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From the Bottom Up

The 2018 Manitoba Winter Games powered by Manitoba Hydro are usually framed as an elite competition, where the province’s top development - aged athletes come to prove their mettle. But in regions with smaller populations, Games tryouts are often a place where athletes with latent talents get their first taste of true competition.

Team East badminton coach Dale Kinley is one of those athletes that found their awakening at the Manitoba Games. Kinley had already once completed in the Games as a track and field athlete in 2004, but it was in 2006, at the Winter Games hosted in Beausejour, when he caught the fever for badminton, after trying out for what was then the Interlake Team with his friend on a whim. “We thought, why not?” he said. “And we made the team for our zone.”

Kinley and his friend were, in his words, “creamed” back in 2006. But the sheer level of competition left him hungry and inspired. “I wanted to get that good. I just started training hard, four to six times a week.”

Training with friends and a badminton club in Winnipeg, Kinley stepped his game up strong for the next Winter Games in 2010, hosted in Portage la Prairie. He came home with a silver medal, just shy of a gold medal win.

He hasn’t stopped, either: Kinley went on to compete provincially and nationally several times, including the 2015 Canada Games, hosted in Prince George, British Columbia. But these days, he’s more about training the next generation of badminton players. “I’ve always been more into coaching others than playing myself,” he said.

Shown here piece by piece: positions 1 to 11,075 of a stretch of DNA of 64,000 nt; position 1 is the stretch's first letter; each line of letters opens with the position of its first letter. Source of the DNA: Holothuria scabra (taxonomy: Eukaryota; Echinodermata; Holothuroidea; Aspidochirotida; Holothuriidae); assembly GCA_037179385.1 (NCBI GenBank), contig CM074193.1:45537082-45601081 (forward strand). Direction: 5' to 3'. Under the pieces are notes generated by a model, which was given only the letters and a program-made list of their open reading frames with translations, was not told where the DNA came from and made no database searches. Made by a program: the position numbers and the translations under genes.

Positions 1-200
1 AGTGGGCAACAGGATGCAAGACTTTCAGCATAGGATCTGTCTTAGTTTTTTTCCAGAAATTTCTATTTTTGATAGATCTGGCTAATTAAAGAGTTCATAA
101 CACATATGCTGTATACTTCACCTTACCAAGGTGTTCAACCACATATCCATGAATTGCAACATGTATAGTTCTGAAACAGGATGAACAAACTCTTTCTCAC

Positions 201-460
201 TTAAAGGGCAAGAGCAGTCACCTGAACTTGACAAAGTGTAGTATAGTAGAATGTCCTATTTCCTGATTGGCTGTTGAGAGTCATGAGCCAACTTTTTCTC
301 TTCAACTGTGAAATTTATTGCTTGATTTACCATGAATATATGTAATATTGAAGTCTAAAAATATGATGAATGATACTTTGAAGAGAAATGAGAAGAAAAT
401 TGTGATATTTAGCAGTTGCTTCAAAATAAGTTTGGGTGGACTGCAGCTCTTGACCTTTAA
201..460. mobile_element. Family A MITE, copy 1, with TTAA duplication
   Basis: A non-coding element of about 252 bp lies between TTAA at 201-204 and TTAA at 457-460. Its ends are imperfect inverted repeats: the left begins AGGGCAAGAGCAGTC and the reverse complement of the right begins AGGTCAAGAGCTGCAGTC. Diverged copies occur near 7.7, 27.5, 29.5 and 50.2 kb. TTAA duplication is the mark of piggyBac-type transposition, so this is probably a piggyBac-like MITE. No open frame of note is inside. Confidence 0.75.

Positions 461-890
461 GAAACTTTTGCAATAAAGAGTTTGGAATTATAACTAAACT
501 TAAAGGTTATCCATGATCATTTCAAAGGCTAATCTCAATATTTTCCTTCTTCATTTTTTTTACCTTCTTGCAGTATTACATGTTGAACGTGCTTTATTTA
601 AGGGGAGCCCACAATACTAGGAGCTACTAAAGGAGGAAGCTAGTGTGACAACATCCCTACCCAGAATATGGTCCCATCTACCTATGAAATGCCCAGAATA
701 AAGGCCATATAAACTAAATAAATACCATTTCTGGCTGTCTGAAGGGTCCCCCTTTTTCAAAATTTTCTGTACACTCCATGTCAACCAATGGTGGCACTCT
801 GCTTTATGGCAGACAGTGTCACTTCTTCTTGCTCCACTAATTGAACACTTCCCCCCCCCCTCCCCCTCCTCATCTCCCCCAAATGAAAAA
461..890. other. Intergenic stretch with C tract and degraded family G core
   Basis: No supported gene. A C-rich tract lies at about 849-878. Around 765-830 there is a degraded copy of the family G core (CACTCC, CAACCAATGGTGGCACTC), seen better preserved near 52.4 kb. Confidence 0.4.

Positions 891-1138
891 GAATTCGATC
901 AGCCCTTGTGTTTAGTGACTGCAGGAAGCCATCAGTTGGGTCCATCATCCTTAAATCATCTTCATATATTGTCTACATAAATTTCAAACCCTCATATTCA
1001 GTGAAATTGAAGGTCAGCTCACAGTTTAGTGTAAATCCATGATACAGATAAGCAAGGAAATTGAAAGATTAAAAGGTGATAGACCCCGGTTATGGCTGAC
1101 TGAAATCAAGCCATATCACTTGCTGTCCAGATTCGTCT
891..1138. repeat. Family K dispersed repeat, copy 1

The home communities of Kinley’s athletes from the East region include Whitemouth, Lac du Bonnet, and the areas surrounding Stonewall and Riverton. They run the gamut of skill and experience, from the “very new” to “some of the most experienced ones here.” He sees himself in many of them: “A lot of them have my good qualities, along with my bad ones,” he joked.

Traditional sports like badminton are often seen as carved in stone, but even in Kinley’s 12 years of experience, the sport has changed. Most markedly, he mentioned the shift to rally points, where teams now earn points for earning points for every rally, rather than only those that they score during their serve. He’s ambivalent about the change, but he still loves the sport: “I like the competitiveness of this one, but I also liked the endurance game of the old system,” he explained. “They were much longer games, but it’s a hard thing to sit through sometimes. You want people to be involved.”

Kinley has been impressed with the Games in Thompson so far. “It’s been really well run.”

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